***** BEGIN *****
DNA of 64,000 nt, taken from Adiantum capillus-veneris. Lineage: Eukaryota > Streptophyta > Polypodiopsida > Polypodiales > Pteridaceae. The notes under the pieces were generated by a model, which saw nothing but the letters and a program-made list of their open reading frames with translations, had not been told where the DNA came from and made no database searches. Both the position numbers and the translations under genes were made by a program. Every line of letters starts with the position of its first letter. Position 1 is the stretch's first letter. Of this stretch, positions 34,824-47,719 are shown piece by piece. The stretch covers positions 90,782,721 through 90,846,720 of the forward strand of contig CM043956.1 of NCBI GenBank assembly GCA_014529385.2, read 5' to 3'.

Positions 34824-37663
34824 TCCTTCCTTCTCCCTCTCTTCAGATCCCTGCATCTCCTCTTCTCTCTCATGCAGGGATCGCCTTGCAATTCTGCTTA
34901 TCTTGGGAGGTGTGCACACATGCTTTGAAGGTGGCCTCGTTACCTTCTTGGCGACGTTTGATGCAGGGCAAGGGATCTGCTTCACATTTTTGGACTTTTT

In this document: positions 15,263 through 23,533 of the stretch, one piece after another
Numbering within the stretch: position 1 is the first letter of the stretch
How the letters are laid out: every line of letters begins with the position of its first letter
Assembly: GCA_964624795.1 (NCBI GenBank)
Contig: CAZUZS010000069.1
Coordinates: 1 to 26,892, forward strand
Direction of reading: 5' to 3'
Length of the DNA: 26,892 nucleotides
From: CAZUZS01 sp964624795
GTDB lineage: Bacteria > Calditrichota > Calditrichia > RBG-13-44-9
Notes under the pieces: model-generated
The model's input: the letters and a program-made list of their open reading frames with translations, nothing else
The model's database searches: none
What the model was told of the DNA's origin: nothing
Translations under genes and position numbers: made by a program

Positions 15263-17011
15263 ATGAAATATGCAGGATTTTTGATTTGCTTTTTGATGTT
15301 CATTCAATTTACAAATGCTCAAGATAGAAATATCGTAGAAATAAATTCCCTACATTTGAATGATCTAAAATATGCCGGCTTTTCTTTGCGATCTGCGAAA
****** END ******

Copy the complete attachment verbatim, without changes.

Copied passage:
DNA of 64,000 nt, taken from Adiantum capillus-veneris. Lineage: Eukaryota > Streptophyta > Polypodiopsida > Polypodiales > Pteridaceae. The notes under the pieces were generated by a model, which saw nothing but the letters and a program-made list of their open reading frames with translations, had not been told where the DNA came from and made no database searches. Both the position numbers and the translations under genes were made by a program. Every line of letters starts with the position of its first letter. Position 1 is the stretch's first letter. Of this stretch, positions 34,824-47,719 are shown piece by piece. The stretch covers positions 90,782,721 through 90,846,720 of the forward strand of contig CM043956.1 of NCBI GenBank assembly GCA_014529385.2, read 5' to 3'.

Positions 34824-37663
34824 TCCTTCCTTCTCCCTCTCTTCAGATCCCTGCATCTCCTCTTCTCTCTCATGCAGGGATCGCCTTGCAATTCTGCTTA
34901 TCTTGGGAGGTGTGCACACATGCTTTGAAGGTGGCCTCGTTACCTTCTTGGCGACGTTTGATGCAGGGCAAGGGATCTGCTTCACATTTTTGGACTTTTT

In this document: positions 15,263 through 23,533 of the stretch, one piece after another
Numbering within the stretch: position 1 is the first letter of the stretch
How the letters are laid out: every line of letters begins with the position of its first letter
Assembly: GCA_964624795.1 (NCBI GenBank)
Contig: CAZUZS010000069.1
Coordinates: 1 to 26,892, forward strand
Direction of reading: 5' to 3'
Length of the DNA: 26,892 nucleotides
From: CAZUZS01 sp964624795
GTDB lineage: Bacteria > Calditrichota > Calditrichia > RBG-13-44-9
Notes under the pieces: model-generated
The model's input: the letters and a program-made list of their open reading frames with translations, nothing else
The model's database searches: none
What the model was told of the DNA's origin: nothing
Translations under genes and position numbers: made by a program

Positions 15263-17011
15263 ATGAAATATGCAGGATTTTTGATTTGCTTTTTGATGTT
15301 CATTCAATTTACAAATGCTCAAGATAGAAATATCGTAGAAATAAATTCCCTACATTTGAATGATCTAAAATATGCCGGCTTTTCTTTGCGATCTGCGAAA